Bob Saget, an off-beat looking individual who is at once unique and everyman, has dabbled in stand-up comedy, TV and film.
If he’s not being watched every week as one of the stars of TV’s “Full House” sitcom, then he’s the focus of all eyes on “America’s Funniest Home Videos.”
The 6-foot-4 actor-comedian-emcee is unique partly because he is not the typical white-toothed, immaculately groomed, slick-as-a-whistle TV talk show or game show host looking as if he were sanitized and wrapped in cellophane.
In a brief respite between rehearsals for “Full House” and the pressing demands of “America’s Funniest Home Videos,” Saget took time out to survey his rocketing career.
“They knew when they hired me for the video show that I wouldn’t stand to become one of the ‘Blooper’ hosts,” he said. “I didn’t even want to be a host. I’d turned down those kinds of jobs before.
“The show is very American. People out there are providing the meat of the program. It’s nothing like ‘Candid Camera.’ I’m really just a comedian guiding viewers through the show.”
Few performers have played a running character in a weekly prime-time series and concurrently hosted an audience-participation show. In one he’s an actor playing a role. In the other he is simply being his somewhat quirky self.
In the beginning, “America’s Funniest Home Videos” was more or less something of a second job. Saget was astonished when it became a top 10 show in the ratings, far out-pacing “Full House.”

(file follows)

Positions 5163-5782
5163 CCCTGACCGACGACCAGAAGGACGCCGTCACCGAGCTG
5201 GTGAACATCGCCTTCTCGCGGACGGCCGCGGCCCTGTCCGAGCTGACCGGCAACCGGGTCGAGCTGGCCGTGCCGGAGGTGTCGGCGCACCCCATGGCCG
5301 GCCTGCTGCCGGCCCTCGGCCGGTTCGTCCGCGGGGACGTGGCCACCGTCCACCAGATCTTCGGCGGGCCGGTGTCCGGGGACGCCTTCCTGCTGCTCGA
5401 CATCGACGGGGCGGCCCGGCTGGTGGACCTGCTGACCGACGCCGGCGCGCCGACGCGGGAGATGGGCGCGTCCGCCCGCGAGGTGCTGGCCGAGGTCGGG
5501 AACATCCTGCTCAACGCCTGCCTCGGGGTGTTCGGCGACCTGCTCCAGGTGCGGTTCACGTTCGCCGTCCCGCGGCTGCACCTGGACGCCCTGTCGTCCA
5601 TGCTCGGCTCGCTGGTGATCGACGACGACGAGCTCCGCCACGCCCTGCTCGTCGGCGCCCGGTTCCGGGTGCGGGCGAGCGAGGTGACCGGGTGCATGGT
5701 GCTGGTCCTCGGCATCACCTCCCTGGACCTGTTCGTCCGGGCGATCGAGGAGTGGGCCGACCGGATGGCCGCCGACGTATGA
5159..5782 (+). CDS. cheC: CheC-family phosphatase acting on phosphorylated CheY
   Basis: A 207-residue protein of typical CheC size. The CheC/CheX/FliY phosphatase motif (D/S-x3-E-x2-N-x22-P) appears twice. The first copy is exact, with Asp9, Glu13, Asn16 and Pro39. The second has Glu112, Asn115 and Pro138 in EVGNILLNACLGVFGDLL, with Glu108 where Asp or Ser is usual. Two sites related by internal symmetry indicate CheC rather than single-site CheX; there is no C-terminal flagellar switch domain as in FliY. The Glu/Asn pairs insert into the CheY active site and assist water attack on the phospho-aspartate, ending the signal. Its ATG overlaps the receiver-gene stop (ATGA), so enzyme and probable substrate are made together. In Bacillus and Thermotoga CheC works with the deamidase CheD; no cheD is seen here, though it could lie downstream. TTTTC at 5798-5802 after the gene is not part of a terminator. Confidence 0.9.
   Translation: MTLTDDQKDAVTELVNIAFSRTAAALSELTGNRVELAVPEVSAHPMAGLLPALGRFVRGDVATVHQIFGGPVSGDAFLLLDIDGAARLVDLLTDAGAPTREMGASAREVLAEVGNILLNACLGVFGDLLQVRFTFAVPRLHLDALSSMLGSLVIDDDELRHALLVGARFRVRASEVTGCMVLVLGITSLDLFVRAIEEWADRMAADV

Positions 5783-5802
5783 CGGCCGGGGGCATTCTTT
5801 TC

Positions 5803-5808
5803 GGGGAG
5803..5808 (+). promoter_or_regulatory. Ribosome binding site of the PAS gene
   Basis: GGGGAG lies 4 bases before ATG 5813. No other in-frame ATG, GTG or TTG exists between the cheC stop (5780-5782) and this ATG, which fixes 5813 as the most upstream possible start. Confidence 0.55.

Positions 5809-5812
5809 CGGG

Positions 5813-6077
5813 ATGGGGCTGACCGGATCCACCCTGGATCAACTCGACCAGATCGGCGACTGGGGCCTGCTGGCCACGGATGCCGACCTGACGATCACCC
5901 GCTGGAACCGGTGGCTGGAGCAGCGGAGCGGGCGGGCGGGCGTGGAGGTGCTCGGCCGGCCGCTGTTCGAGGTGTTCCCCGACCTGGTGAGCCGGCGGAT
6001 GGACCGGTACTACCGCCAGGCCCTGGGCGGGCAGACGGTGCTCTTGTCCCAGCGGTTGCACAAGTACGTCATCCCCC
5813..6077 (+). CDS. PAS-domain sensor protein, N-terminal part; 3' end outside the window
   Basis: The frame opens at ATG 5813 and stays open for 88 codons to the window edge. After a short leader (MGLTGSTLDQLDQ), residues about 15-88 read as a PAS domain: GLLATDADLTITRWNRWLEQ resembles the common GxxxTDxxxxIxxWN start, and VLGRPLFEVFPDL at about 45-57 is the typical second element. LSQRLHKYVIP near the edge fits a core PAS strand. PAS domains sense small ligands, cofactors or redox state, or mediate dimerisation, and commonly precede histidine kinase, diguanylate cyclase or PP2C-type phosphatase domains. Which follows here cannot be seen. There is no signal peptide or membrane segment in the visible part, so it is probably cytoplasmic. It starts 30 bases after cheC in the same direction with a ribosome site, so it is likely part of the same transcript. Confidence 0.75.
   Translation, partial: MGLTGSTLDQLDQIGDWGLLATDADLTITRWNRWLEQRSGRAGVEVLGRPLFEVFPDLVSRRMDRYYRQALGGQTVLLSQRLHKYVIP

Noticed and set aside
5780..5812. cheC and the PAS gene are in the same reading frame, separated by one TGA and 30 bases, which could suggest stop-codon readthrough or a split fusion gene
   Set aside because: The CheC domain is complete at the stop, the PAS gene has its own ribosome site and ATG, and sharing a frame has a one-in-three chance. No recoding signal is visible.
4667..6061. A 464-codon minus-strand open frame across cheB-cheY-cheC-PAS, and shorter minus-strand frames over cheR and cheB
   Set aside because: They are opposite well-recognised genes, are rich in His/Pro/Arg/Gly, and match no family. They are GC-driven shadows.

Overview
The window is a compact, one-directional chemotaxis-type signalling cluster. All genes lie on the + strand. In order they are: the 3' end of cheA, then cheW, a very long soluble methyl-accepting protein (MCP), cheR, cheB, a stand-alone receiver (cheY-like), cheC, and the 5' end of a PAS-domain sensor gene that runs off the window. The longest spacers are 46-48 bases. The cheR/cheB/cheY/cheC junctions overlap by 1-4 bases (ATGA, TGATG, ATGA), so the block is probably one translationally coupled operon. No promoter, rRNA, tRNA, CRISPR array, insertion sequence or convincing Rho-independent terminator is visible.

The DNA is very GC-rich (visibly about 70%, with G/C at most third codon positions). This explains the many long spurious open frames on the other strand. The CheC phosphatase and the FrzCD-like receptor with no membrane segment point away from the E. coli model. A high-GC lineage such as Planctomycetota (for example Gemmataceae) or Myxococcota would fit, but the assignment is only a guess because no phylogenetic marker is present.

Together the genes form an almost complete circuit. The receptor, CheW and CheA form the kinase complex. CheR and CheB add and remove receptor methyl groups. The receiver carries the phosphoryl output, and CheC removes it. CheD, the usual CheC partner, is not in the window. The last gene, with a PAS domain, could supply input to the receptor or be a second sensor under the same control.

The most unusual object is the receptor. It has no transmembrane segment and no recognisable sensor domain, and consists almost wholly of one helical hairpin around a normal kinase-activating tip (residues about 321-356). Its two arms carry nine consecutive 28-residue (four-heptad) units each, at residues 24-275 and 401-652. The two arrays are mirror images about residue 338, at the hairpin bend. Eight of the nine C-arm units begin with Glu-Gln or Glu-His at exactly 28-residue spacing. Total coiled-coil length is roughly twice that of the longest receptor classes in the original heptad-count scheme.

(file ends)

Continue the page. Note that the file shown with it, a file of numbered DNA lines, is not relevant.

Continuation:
Saget realizes many submitted tapes are purposely set up by people with home video cameras hoping to win prizes and make the trip to Los Angeles to appear on camera themselves.
“To be honest, I’m suspicious of all of them. I’m a comedy professional, and some videos look too well-planned to make me laugh. But some people on the show think they’re funny, so we use them.
“The ones with animals knock me out. My favorites are the human relations bits involving children.”
Saget said he tries to pace himself while working in both shows. Because “Full House” is an ensemble sitcom, there are weeks when his character has little to do. At other times he finds himself working more than 14 hours a day.
“I work six days a week all the time,” he said. “The writers for home video come here to my office (on the Columbia Studios lot above the ‘Full House’ sound stage) to work with me during days when I’m light in ‘Full House.’
“I’ll be here as late as 1 a.m. on Monday nights doing the voice-overs.”